Malignancy rates for Bethesda category III and IV thyroid nodules that require surgery are approximately 25% and 27.6%, respectively, according to the results of a retrospective study published in BMC Endocrine Disorders.

Although fine-needle aspiration cytology (FNAC) is widely used to determine the risk for malignancy in thyroid nodules, cytologically indeterminate thyroid nodules remain a diagnostic challenge in approximately 10% to 30% of patients undergoing thyroidectomy. The Bethesda System for Reporting Thyroid Cytopathology is used to classify FNAC findings based on risk for malignancy. While categories II, V, and VI of this system are well established, data regarding the risks for malignancy, recurrence, and clinical management of nodules in categories III and IV are controversial and require additional clarification.

Bethesda category III nodules are further categorized as atypia of undetermined significance (AUS) or follicular lesion of undetermined significance (FLUS). AUS nodules consist of follicular cells that are mostly benign in appearance. FLUS nodules are characterized by extensive Hurthle cells with moderate cellularity, scant colloid with no apparent increase in lymphoid cells, and follicular epithelial cell clusters showing a microfollicular pattern in the focal area. It is difficult to determine if these lesions are benign, suspicious, or malignant, and these nodules often require re-evaluation.


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Bethesda category IV nodules are described as follicular neoplasm or suspicious for follicular neoplasm (FN/SFN). This is the category with the greatest uncertainty, as follicular carcinomas resemble benign follicular neoplasms at the cellular level, making it difficult to distinguish between benign and carcinogenic nodules without additional indication.

To determine accurate malignancy rates for nodules classified as Bethesda III or IV, data from 155 patients who underwent thyroidectomies were analyzed. Patients who underwent FNAC as the primary diagnostic modality, who were diagnosed with Bethesda III or IV thyroid nodules, and who subsequently underwent total or partial thyroidectomy were included. Patients missing follow-up data were excluded.

Of the 155 patients included, 108 (69.7%) were diagnosed with Bethesda category III thyroid nodules and 47 (30.3%) were diagnosed with Bethesda category IV nodules. Of the nodules diagnosed as Bethesda category III, 59 were subcategorized as AUS and 49 as FLUS. The majority of patients were women (85.2%) and the mean age of patients was 52.5±1.0 years.

Of the 108 patients diagnosed with Bethesda III nodules, 69.4% underwent immediate surgery and 16% of these patients had nodules that were malignant. Patients with nodules that were diagnosed as AUS/FLUS after 2 successive FNAC tests had a malignancy rate of 45.5%. The rate of malignancy for all patients with nodules categorized as Bethesda III who were triaged to surgery was 25%.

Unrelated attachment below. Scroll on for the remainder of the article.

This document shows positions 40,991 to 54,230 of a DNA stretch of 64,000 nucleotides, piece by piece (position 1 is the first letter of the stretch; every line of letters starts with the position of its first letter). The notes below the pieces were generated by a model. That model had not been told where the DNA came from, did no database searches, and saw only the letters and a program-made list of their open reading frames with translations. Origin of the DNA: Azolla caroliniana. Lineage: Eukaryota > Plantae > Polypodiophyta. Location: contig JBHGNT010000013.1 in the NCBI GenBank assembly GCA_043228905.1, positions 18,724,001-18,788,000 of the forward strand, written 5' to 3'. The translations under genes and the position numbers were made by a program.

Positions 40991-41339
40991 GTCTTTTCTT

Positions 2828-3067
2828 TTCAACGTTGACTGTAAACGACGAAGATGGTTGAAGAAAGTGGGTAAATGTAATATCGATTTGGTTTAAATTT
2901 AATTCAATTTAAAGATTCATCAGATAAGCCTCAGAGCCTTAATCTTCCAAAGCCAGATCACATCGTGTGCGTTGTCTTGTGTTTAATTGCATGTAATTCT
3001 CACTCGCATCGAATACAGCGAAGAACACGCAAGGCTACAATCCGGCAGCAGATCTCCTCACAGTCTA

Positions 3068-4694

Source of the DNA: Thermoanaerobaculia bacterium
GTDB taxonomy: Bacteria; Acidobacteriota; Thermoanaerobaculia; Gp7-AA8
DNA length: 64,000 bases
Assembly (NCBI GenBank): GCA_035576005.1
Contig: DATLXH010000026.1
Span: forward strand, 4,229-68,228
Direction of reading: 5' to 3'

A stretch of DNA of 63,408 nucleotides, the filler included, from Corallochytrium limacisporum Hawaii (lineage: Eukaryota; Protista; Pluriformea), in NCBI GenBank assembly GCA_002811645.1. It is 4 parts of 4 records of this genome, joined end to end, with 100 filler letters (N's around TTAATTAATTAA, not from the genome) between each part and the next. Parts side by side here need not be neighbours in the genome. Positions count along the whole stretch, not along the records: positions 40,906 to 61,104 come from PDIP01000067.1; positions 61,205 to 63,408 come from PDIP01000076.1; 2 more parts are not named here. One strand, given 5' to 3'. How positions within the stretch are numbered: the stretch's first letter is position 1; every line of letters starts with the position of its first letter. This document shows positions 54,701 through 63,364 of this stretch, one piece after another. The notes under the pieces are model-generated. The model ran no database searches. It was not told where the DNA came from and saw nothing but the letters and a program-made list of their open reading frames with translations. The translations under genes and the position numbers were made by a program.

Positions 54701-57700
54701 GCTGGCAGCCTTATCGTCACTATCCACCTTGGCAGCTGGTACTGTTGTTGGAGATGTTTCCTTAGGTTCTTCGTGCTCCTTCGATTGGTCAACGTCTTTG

Of the 47 patients diagnosed with Bethesda IV nodules, 74.5% underwent immediate surgery and 28.6% of these patients had nodules that were malignant. Patients with nodules that were diagnosed as FN/SFN after 2 successive FNAC tests had a malignancy rate of 25.0%. The rate of malignancy for all patients with nodules categorized as Bethesda IV who were triaged to surgery was 27.6%.

There was no statistical difference between AUS, FLUS, and FN/SFN nodules in terms of malignancy rates (P =.67). The most frequent categorization of malignant lesions was papillary thyroid carcinoma (81.5% of AUS/FLUS and 69.2% of FN/SFN nodules), and there was no significant difference between malignant nodules in terms of tumor type (P =.65) or size (P =.78).

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This study provided a more precise correlation of malignancy rates with thyroid nodules classified as Bethesda categories III (25.0%) and IV (27.6%), which were consistent with estimates provided in previous literature. The study authors noted that because there is heterogeneity in categorization at different institutions, it is important to determine the rates of malignancy at each institution.

Surprisingly, the rate of malignancy for nodules categorized as Bethesda III increased from 16% for patients who underwent immediate surgery to 45.5% for those who underwent 2 sequential FNAC tests, supporting repeated FNAC for this category of lesions. No significant difference was seen in this regard for Bethesda IV nodules.

Future studies investigating the use of gene expression assays and molecular assays on FNAC material in predicting the malignancy of undetermined thyroid nodules diagnosed as Bethesda classes III and IV could help to eliminate subjectivity. Future research should also examine whether there is a correlation between patient demographics and malignancy rates.

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Reference

Bayrak BY, Eruyar AT. Malignancy rates for Bethesda III and IV thyroid nodules: a retrospective study of the correlation between fine-needle aspiration cytology and histopathology. BMC Endocr Disord. 2020;20:48.